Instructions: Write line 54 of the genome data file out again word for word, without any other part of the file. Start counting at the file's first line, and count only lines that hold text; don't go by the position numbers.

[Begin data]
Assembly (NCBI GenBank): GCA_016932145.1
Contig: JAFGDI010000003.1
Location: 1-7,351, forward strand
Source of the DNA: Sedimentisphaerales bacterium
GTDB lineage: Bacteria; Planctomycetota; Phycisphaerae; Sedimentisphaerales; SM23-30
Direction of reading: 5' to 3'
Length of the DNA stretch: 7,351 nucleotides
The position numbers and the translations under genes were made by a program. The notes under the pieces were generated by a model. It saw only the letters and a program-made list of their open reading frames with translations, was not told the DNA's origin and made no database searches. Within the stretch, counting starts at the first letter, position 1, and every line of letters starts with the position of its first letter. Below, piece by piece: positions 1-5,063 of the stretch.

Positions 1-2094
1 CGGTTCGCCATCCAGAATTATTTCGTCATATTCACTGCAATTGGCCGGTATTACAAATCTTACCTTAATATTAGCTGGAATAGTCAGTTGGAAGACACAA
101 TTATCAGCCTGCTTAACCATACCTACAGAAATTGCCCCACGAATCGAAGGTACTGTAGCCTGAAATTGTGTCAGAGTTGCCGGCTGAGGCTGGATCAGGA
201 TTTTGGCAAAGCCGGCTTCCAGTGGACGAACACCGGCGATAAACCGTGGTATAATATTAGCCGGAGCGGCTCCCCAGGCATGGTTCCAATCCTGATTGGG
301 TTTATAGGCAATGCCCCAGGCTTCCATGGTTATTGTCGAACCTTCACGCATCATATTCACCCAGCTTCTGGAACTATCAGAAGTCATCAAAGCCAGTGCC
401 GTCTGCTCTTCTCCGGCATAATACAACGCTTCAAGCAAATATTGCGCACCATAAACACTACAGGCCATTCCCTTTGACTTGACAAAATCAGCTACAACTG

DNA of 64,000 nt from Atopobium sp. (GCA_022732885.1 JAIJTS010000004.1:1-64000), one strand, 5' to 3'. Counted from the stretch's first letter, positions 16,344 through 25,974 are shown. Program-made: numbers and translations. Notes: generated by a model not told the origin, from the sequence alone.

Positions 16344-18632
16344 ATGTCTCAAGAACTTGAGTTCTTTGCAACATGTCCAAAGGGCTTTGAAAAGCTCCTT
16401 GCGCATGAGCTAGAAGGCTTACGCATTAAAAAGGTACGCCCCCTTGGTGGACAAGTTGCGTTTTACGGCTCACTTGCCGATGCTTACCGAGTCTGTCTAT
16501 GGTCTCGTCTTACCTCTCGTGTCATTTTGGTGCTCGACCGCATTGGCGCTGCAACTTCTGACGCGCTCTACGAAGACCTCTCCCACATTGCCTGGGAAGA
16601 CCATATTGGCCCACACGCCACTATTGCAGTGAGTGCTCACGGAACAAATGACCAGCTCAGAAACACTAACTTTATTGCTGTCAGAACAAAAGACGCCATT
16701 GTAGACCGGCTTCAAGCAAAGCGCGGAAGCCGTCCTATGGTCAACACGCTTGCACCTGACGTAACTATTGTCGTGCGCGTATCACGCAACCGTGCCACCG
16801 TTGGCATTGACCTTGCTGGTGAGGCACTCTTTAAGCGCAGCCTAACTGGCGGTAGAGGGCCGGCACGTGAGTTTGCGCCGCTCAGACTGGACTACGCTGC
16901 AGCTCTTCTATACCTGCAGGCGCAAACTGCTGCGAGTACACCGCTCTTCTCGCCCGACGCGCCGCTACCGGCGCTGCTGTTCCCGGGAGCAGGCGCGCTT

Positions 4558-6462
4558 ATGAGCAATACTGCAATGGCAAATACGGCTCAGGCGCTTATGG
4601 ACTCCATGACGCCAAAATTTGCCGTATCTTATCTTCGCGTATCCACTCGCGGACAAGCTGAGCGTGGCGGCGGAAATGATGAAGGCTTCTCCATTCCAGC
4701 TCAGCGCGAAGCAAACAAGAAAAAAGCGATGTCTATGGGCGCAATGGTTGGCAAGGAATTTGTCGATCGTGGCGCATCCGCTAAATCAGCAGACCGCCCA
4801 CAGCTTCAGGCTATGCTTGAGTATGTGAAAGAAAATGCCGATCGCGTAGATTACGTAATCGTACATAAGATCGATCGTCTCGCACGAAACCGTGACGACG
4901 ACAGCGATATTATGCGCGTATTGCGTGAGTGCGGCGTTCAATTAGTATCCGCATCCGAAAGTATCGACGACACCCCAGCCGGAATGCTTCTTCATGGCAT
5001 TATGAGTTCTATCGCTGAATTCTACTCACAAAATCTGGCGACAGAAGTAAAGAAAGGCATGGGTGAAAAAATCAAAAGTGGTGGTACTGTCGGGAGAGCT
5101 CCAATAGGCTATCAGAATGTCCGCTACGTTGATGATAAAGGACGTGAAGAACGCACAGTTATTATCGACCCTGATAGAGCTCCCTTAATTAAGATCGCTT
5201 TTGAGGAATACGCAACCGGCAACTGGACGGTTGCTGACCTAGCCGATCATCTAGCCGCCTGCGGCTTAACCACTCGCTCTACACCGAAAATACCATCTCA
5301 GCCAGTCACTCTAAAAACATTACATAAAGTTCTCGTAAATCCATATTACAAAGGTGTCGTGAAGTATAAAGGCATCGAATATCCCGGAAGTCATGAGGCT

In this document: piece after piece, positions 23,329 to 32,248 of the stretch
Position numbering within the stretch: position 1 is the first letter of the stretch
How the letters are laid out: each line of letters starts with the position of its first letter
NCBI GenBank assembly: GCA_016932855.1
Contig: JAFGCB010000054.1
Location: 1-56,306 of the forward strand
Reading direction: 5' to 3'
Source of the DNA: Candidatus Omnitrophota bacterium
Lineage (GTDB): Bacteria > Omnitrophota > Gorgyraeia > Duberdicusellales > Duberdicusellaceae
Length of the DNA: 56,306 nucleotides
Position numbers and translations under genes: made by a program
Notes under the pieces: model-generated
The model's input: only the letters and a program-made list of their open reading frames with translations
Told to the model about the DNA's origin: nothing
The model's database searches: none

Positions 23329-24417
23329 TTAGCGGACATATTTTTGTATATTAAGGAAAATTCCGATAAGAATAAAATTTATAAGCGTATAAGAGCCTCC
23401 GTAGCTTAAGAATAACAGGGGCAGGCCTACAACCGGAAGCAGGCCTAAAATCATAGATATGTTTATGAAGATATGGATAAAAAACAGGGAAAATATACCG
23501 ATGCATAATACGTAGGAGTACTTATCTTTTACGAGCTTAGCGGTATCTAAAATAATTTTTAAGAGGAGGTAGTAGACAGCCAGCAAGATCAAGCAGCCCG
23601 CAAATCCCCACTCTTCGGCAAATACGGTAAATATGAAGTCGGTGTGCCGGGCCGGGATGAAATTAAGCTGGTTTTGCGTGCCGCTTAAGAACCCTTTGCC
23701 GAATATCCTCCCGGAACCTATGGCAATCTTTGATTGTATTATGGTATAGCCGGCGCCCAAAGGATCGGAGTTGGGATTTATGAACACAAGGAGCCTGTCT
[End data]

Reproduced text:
23701 GAATATCCTCCCGGAACCTATGGCAATCTTTGATTGTATTATGGTATAGCCGGCGCCCAAAGGATCGGAGTTGGGATTTATGAACACAAGGAGCCTGTCT